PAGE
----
“Real Housewives of New Jersey” stars Teresa and Joe Giudice pleaded not guilty to multiple federal fraud charges in Newark Wednesday, Access Hollywood wrote. The Bravo stars entered their pleas through their attorneys. The Giudices are facing a 39-count indictment including bankruptcy fraud, wire fraud, bank fraud, conspiracy to commit mail fraud and making false statements on loan applications.

Many “RHONJ” fans are wondering if the Giudices are being picked on because they’re celebrities, and whether they really will go to prison for 50 years if convicted. White-collar crime expert Al Mendez, director of the White Collar Criminal Law and Governmental Investigations Practice at Abrams Fensterman in New York City, answered some of the most popular questions regarding the Bravo stars' case in a phone interview.

Mendez started out by saying he could not “speak directly” about the case, but said the charges against the reality stars must be proven “beyond a reasonable doubt” by the federal court.

If convicted, Mendez said it’s possible the Giudices could be sentenced to 50 years in prison, but that it wasn’t definite. Each charge against the Giudices carries its own sentence, but that doesn’t mean the judge will decide to make the couple serve each one consecutively as opposed to concurrently. Adding up prison sentences “is not a reality in the federal system,” he said.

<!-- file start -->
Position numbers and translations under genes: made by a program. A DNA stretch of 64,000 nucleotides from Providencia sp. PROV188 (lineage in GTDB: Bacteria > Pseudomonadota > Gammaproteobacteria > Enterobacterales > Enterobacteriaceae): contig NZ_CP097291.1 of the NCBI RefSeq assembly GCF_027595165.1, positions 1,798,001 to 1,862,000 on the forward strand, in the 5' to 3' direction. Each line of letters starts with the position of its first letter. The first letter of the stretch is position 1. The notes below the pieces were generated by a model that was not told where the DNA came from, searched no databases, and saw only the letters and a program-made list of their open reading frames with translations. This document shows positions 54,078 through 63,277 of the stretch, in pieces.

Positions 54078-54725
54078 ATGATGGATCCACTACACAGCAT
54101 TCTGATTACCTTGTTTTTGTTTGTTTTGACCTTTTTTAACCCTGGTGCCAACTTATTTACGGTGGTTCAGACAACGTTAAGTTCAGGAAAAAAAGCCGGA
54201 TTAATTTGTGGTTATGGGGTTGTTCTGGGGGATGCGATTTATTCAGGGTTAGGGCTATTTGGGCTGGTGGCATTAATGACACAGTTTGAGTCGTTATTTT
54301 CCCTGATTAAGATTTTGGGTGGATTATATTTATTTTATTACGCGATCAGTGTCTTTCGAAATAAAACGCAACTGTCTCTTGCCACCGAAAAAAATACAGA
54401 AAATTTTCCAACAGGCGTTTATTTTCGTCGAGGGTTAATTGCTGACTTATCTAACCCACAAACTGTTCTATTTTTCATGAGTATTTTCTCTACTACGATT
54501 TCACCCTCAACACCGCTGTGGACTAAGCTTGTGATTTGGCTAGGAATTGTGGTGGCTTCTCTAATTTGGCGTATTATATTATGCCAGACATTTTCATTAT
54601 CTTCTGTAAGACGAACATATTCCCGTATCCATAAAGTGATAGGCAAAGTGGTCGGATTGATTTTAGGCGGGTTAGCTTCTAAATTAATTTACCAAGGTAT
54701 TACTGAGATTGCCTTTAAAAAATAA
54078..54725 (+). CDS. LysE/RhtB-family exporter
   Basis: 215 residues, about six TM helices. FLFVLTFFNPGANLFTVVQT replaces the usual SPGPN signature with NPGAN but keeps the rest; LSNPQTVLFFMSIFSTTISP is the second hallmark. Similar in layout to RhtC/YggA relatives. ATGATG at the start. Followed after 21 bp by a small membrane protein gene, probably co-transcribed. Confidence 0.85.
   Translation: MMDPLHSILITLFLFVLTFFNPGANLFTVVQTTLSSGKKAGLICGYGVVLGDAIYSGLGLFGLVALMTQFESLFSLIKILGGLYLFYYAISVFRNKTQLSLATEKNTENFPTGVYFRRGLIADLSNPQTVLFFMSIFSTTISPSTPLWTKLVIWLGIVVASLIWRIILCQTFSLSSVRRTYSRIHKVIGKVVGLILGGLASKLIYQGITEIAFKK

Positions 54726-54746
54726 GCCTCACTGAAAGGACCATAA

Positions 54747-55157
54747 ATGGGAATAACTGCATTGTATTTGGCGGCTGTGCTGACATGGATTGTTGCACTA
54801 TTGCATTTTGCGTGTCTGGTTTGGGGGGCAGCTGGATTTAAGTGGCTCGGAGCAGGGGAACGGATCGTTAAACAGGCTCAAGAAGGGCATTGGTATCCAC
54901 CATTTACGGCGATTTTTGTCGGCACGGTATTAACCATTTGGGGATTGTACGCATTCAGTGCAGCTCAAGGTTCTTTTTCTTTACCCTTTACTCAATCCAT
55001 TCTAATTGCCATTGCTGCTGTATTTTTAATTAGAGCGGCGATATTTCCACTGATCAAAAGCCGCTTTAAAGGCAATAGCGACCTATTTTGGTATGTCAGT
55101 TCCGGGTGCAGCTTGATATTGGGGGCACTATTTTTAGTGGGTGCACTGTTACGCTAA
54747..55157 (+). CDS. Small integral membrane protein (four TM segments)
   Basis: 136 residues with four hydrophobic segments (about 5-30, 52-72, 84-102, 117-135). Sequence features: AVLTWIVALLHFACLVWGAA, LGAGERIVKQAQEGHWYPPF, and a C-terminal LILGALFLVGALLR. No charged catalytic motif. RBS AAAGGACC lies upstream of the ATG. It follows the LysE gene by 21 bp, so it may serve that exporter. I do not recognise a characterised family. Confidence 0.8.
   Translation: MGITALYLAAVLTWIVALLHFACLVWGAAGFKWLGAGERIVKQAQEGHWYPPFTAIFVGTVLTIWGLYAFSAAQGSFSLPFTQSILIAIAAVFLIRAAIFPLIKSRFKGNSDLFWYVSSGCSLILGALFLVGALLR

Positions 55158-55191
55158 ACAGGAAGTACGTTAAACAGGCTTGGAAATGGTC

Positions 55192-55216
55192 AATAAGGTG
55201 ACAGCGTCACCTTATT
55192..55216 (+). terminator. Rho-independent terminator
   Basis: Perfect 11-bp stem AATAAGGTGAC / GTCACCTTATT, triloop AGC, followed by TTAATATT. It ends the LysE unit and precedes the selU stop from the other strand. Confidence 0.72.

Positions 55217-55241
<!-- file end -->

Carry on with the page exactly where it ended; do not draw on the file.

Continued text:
Each charge carries a certain amount of points, which is equated to the amount of jail time. In the past it was mandatory for judges to use this system when sentencing a guilty party, but now the points are seen as a guideline. “The judge might deviate from the advisory guidelines and their sentence could be less,” he said, and added that the number “50” is something that looks good in press releases. “Sentencing is tricky and sophisticated in the federal courts,” the legal expert said.

There’s been a rumor floating around the Web that Teresa could avoid time in the slammer if she divorced Joe and testified against him, but Mendez said that wouldn’t help her if she’s found guilty. “She’s been charged with conspiracy,” he said. They are accused of agreeing to commit fraud, so spousal privilege would extend even through a divorce since they were together at the time.

Teresa won’t go down just because of her husband; that is if the government can prove she had intent to commit fraud. “Intent is a key element the government has to prove beyond reasonable doubt to convict someone,” the legal expert stated.

It was recently revealed that Joe is not a U.S. citizen, which could end up with him being deported back to Italy, Mendez said.